Using AI to reduce food waste

Because companies can reduce their ecological footprint with advanced technologies, Google Cloud seeks to make our tools as user-friendly as possible. Many of our solutions put a strong emphasis on sustainability.

Sustainability was a top of mind for French retail group Carrefour, for example, when it established a partnership with Google Cloud in 2018. The problem? Every year, European supermarkets throw away more than four million tons of food. That’s ten kilograms per EU citizen. To reduce food waste, Carrefour and Google Cloud started a joint project for an AI solution that enables precise forecasts for the demands for fresh products in each store. This minimizes waste, as well as costs because employees get the right information they need to fill shelves depending on the existing demand.


Working toward a sustainable future, together

Another partnership, which uses technology to drive sustainability, exists between Google Cloud, WWF Sweden and the British fashion label Stella McCartney. The fashion industry is responsible for about 20% of global water waste and 10% of greenhouse gas emissions. The result of this collaboration: a tool that gives fashion labels a better overview of their supply chains and delivers actionable insights on how to reduce emissions and waste when procuring raw materials.

Sustainable actions have a real impact on our environment, and they also require teamwork. That’s why Google Cloud develops tools and technologies that help other companies and organizations worldwide to become active and create a more sustainable future for our planet.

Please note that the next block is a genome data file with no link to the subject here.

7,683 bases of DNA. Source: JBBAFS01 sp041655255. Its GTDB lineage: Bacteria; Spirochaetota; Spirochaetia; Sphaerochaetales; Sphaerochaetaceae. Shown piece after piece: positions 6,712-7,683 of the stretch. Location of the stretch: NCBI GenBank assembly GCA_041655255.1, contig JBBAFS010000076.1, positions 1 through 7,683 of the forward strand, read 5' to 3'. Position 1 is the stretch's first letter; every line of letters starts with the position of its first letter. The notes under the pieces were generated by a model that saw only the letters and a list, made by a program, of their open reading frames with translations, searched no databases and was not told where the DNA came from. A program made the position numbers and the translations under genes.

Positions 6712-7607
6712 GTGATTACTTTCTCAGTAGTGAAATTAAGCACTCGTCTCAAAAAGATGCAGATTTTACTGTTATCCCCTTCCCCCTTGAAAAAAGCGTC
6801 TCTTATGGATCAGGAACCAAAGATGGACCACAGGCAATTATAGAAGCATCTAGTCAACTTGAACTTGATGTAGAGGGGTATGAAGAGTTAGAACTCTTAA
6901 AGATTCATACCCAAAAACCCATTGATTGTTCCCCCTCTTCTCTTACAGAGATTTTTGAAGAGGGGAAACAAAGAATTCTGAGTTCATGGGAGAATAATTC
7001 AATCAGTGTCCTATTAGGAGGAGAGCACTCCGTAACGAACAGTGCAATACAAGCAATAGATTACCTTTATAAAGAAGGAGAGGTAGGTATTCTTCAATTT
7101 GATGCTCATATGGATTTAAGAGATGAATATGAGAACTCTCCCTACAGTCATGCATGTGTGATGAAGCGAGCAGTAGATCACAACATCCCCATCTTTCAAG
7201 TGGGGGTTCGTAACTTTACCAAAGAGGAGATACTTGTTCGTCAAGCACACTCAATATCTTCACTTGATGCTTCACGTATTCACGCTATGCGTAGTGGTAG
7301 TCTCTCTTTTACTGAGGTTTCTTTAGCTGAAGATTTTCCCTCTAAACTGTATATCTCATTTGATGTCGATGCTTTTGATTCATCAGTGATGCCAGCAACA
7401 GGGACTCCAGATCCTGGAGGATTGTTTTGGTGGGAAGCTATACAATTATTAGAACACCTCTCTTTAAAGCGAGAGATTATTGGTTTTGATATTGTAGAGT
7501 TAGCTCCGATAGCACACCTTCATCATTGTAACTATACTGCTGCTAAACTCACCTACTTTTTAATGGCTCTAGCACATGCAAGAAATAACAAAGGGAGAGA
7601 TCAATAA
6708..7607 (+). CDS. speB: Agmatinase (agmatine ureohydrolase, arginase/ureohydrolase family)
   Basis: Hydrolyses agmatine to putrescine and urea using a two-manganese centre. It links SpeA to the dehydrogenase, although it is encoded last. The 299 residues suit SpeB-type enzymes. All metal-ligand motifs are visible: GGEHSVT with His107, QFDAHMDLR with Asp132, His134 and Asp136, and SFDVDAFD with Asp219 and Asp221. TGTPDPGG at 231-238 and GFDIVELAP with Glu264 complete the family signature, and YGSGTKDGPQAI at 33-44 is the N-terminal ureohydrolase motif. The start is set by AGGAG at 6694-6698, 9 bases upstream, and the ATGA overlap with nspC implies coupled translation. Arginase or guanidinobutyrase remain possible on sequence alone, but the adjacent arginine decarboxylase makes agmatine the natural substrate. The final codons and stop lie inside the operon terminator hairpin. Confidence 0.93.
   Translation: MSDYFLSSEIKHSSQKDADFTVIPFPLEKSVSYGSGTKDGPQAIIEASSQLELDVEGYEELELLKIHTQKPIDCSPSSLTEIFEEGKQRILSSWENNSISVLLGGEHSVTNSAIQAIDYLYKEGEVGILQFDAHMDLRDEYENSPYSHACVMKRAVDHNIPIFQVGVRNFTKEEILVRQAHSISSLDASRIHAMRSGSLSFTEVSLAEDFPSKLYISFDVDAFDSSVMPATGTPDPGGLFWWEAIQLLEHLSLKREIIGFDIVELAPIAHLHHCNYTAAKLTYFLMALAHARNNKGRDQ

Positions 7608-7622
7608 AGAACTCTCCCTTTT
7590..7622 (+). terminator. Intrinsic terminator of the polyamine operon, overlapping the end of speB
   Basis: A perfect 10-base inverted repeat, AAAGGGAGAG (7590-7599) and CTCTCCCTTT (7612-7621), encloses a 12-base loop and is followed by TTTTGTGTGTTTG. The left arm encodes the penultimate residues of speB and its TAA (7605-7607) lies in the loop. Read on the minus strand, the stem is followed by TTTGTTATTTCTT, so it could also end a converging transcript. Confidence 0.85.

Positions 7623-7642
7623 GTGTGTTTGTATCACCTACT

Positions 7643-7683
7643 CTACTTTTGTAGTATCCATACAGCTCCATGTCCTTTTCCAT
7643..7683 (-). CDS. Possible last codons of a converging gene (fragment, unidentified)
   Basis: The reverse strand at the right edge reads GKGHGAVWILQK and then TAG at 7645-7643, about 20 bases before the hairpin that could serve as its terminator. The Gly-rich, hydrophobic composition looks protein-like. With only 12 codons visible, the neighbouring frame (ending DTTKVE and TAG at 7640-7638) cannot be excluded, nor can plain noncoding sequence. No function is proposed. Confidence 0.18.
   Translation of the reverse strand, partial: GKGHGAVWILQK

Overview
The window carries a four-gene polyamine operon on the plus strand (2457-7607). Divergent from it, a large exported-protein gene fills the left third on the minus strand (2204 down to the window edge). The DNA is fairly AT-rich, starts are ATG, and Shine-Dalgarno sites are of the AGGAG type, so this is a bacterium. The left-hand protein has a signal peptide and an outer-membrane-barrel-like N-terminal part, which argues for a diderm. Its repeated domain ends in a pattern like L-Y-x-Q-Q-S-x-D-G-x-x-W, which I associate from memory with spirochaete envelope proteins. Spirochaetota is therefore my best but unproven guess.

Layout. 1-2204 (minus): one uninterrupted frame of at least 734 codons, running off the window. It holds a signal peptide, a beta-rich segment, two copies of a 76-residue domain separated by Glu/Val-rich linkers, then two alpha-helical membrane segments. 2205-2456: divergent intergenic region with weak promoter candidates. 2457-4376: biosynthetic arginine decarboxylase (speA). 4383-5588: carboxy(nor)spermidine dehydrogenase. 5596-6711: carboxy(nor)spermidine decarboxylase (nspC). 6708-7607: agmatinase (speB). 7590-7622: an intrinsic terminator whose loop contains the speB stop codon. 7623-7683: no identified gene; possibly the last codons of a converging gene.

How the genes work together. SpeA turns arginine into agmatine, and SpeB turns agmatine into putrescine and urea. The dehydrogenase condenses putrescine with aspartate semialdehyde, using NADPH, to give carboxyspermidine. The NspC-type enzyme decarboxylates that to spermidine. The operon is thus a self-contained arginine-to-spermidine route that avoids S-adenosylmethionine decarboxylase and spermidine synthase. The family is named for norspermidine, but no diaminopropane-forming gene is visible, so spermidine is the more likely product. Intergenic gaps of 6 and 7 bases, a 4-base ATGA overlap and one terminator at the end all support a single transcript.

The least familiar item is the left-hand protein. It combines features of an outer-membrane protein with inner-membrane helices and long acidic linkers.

Find out more on our sustainability page.

Restor helps anyone be a part of ecological restoration

In the face of a rapidly warming planet, protecting and restoring the world’s ecosystems is critical for safeguarding the biodiversity we all depend on and for helping us adapt to a changing climate. In addition, restoring ecosystems around the world has the potential to draw down about 30% of accumulated global carbon emissions and is key to limiting the worst effects of climate change. But where do we start and how?

How Google technology helps unlock ecological insights

As part of their work to better understand the relationship between ecological systems and climate change, professor Thomas Crowther and scientists at ETH Zurich’s Crowther Lab analyzed 78,000 images of tree cover and applied machine learning (ML) models to predict where trees could naturally grow. The findings revealed a thrilling opportunity: outside of urban and agricultural areas, there are approximately 0.9 billion hectares of degraded lands worldwide that could potentially support an additional trillion trees. The discovery catapulted restoration into the headlines, and Crowther Lab saw a need to support new and existing restoration projects by bringing together practitioners and scientists to form a global network — and to make the movement accessible to the public.